Psychology Today recently published an article by creativity expert Michael Michalko entitled, “12 Things You Weren’t Taught in School About Creative Thinking.” If you’ve ever struggled with perfectionism, if you’ve ever been discouraged by negative feedback, or suffered from creative blocks—this list serves up some gentle remedies and alternative perspectives.
My two favorites:
8. Trust your instincts. Don’t allow yourself to get discouraged. Albert Einstein was expelled from school because his attitude had a negative effect on serious students; he failed his university entrance exam and had to attend a trade school for one year before finally being admitted; and was the only one in his graduating class who did not get a teaching position because no professor would recommend him. One professor said Einstein was “the laziest dog” the university ever had. Beethoven’s parents were told he was too stupid to be a music composer. Charles Darwin’s colleagues called him a fool and what he was doing “fool’s experiments” when he worked on his theory of biological evolution. Walt Disney was fired from his first job on a newspaper because “he lacked imagination.” Thomas Edison had only two years of formal schooling, was totally deaf in one ear and was hard of hearing in the other, was fired from his first job as a newsboy and later fired from his job as a telegrapher; and still he became the most famous inventor in the history of the U.S.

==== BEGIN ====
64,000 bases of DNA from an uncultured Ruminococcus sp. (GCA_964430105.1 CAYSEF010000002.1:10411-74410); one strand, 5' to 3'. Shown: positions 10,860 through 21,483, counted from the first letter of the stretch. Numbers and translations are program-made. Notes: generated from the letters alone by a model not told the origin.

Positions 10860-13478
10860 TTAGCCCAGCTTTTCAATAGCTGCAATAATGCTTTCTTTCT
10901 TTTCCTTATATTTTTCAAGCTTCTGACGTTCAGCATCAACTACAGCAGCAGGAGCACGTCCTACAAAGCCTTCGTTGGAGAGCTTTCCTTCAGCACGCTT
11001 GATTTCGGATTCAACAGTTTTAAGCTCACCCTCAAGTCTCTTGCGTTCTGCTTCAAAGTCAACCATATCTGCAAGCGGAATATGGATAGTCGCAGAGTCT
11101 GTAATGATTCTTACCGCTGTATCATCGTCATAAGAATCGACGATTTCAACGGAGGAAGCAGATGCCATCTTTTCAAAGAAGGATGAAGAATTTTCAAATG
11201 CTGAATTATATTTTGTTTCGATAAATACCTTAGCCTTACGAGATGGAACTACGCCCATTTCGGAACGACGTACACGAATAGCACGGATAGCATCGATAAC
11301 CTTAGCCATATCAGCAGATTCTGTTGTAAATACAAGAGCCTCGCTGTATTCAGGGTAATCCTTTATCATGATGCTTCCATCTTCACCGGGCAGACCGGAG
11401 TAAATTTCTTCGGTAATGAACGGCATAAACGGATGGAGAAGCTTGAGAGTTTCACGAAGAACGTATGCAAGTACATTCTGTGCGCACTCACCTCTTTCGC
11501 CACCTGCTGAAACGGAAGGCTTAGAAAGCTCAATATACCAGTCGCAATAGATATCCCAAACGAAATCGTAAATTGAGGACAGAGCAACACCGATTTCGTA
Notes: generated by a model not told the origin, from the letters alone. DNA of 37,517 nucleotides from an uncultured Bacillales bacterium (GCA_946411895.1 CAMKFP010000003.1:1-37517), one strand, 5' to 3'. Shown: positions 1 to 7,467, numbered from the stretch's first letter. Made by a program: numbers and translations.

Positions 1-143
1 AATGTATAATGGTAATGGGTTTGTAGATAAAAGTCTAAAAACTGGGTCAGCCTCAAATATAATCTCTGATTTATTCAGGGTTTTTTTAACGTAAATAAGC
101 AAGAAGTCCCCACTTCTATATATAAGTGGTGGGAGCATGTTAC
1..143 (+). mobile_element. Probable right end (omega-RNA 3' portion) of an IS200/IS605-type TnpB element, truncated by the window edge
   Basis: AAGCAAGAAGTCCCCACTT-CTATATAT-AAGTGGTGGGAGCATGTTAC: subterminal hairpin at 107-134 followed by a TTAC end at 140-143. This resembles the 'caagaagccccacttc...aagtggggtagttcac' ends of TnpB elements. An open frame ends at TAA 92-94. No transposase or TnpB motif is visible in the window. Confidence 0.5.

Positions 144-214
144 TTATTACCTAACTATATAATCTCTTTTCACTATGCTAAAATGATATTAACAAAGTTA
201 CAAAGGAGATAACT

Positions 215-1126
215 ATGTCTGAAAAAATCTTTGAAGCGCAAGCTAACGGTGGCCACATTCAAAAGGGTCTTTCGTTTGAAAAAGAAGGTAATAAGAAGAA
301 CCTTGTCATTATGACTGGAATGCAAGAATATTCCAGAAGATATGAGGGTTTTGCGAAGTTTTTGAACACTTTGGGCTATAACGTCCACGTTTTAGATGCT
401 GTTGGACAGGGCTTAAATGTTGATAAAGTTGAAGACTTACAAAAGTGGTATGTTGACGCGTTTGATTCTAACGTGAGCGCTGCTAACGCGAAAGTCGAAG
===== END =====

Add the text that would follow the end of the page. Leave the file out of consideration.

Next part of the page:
10. You do not see things as they are; you see them as you are. Interpret your own experiences. All experiences are neutral. They have no meaning. You give them meaning by the way you choose to interpret them. If you are a priest, you see evidence of God everywhere. If you are an atheist, you see the absence of God everywhere. IBM observed that no one in the world had a personal computer. IBM interpreted this to mean there was no market. College dropouts, Bill Gates and Steve Jobs, looked at the same absence of personal computers and saw a massive opportunity. Once Thomas Edison was approached by an assistant while working on the filament for the light bulb. The assistant asked Edison why he didn’t give up. “After all,” he said, “you have failed 5000 times.” Edison looked at him and told him that he didn’t understand what the assistant meant by failure, because, Edison said, “I have discovered 5000 things that don’t work.” You construct your own reality by how you choose to interpret your experiences.
Read the other 10 things you weren’t taught in school about creative thinking.